Ambrose: “Sure do. The track’s still there. It’s not being raced on anymore. It has a lot of weeds coming up through it. Bob Jane was the original entrepreneur who built the track had a successful series there for about six years. But as there was only one big track down there and I think that the teams got a little frustrated. Things changed and things didn’t really take off after that first few years of enthusiasm. Unfortunately stock car racing isn’t around, but we have a great dirt track with sprint cars and modifieds and late models. They also have a healthy road racing circuit as well.”

Q. Back in the spring at Dover you started 20th, finished 20th. Is there a big difference between how you setup for qualifying and setup for racing?

Ambrose: “There really is. In qualifying you just setup for that one lap. You just got to get it done and close your eyes and have a sprint and really hope it sticks. In the race, you have to get the car to roll through the middle well and carry that momentum on the long runs. We had a good setup for qualifying but then come the race it was a real challenge. For me, Dover is all about being comfortable behind the wheel. If you’re in the car and twitching and nervous and moving around, there’s no way you can run that speed for 400 miles. You have to back it up, but then of course you get lapped, then things change. But for me it’s all about being comfortable so I want to make sure this time back there at Dover that I get the car as comfortable as I can. Fast. Because the longer runs are what’s going to be better for me than having a car that is a little faster on a short drive, yet very, very difficult to drive, then lose confidence and it’s hard to drive when the tires get old.”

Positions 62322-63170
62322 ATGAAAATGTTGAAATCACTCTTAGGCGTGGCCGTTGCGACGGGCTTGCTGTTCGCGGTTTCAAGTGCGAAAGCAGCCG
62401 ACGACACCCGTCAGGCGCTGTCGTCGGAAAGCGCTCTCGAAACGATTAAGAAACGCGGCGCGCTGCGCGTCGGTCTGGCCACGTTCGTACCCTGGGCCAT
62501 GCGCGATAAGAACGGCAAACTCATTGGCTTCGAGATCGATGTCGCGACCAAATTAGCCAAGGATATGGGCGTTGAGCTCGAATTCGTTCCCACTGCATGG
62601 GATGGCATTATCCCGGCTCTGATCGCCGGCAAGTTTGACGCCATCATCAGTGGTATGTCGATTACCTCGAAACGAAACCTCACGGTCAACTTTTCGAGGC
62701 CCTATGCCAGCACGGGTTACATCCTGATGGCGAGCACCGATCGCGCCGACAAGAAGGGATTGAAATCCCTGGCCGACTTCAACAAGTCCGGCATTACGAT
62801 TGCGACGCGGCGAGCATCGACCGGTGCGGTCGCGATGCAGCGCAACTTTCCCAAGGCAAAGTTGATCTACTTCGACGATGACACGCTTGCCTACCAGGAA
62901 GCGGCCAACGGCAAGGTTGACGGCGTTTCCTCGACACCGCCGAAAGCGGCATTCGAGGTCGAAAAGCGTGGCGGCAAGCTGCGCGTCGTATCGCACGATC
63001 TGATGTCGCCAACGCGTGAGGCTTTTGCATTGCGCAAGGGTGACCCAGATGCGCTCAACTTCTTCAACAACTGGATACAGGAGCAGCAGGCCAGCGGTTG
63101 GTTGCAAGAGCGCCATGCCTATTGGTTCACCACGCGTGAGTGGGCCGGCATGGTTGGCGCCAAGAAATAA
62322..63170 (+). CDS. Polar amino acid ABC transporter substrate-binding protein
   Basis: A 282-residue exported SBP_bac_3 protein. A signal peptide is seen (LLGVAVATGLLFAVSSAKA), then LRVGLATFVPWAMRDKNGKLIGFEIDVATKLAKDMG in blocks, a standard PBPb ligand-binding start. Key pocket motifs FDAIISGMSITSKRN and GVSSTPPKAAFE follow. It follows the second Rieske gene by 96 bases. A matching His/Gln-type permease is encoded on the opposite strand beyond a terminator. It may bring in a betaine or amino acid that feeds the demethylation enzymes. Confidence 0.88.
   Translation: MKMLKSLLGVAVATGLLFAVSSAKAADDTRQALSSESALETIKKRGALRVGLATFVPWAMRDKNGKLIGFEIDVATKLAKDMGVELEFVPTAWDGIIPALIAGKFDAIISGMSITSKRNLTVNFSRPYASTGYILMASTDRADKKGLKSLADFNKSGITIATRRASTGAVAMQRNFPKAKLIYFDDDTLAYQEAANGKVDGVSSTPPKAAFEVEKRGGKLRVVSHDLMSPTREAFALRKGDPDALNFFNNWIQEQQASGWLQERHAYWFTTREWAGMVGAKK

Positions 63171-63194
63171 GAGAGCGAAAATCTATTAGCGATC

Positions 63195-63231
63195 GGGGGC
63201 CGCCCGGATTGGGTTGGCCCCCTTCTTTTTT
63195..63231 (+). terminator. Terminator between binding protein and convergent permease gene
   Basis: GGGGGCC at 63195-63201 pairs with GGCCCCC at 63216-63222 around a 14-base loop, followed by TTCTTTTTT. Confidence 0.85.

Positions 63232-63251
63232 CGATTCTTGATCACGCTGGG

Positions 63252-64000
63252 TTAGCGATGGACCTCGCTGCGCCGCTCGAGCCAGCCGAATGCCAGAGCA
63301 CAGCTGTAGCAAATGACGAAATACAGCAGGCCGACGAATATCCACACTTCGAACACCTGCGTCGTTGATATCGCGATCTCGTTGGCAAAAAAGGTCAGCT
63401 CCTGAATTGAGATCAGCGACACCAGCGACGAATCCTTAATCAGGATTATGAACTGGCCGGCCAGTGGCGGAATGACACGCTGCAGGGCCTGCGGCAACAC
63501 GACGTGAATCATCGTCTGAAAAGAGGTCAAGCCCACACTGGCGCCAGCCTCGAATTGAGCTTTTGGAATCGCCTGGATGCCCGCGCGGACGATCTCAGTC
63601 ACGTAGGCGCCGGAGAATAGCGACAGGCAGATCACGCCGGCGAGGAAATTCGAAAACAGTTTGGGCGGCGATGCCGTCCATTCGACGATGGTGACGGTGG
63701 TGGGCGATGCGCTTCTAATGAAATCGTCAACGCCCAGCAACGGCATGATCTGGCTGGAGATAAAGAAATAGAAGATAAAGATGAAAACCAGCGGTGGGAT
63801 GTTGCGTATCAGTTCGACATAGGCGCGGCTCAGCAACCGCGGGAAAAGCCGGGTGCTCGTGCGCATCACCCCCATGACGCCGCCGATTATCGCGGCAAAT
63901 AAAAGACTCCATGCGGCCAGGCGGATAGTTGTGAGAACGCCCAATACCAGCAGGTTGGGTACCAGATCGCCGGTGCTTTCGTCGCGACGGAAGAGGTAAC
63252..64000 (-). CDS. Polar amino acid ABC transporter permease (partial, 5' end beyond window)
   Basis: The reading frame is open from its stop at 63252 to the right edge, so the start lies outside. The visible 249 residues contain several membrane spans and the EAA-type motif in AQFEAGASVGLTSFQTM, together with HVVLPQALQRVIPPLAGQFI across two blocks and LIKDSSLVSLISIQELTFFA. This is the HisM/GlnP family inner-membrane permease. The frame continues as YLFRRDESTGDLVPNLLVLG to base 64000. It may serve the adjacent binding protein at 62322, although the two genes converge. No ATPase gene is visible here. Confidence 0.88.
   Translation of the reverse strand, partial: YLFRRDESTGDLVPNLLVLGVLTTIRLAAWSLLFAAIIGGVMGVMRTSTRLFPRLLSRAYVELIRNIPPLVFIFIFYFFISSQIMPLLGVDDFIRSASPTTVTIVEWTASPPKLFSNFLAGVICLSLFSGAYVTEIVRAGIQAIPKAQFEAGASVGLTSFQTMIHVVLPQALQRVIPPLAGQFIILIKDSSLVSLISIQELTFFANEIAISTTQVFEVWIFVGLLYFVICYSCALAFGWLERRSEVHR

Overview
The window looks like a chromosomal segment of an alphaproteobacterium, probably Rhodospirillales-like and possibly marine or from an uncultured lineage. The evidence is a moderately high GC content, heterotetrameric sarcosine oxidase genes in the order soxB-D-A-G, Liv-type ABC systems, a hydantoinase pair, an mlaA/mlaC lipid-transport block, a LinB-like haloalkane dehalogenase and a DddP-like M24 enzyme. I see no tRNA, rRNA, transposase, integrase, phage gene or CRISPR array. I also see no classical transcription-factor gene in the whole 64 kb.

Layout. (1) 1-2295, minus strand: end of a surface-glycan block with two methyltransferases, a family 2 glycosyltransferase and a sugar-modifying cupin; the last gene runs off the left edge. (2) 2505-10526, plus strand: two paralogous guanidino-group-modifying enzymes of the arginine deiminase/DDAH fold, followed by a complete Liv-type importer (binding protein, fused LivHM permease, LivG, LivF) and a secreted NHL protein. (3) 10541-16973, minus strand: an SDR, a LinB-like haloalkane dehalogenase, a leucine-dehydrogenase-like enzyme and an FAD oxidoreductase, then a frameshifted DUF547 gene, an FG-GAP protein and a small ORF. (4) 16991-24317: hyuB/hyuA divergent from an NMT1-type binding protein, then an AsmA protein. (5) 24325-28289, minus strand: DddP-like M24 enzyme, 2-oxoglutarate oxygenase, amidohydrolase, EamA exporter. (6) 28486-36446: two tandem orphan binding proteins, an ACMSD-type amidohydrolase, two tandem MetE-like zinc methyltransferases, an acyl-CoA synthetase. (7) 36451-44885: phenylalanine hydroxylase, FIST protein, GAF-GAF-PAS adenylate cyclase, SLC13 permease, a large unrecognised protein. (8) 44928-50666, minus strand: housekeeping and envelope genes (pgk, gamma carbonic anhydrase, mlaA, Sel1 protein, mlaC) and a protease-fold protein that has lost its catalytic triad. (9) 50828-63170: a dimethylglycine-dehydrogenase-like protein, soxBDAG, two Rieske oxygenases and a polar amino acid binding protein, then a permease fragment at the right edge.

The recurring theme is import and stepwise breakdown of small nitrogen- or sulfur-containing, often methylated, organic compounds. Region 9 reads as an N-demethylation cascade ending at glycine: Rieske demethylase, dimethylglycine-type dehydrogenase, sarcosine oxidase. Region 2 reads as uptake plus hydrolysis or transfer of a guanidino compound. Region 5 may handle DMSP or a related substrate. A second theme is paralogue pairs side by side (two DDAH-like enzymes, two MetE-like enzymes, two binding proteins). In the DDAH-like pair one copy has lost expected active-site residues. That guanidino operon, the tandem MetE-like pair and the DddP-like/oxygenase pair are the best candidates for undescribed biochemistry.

Q. Even though you finished 20th at Dover you finished on the lead lap. Was that big for you or did that not matter so much?

Ambrose: “To be honest with you, that’s a surprising statement because I thought I was dead last. It felt terrible around there so I’m not sure. Every week is a challenge and I’ve run very well there before at Dover in a Cup car for the Wood Brothers last year so I know I can do it there. I just have to put my head down and focus on making good adjustments and make good laps during practice and hopefully be ready.”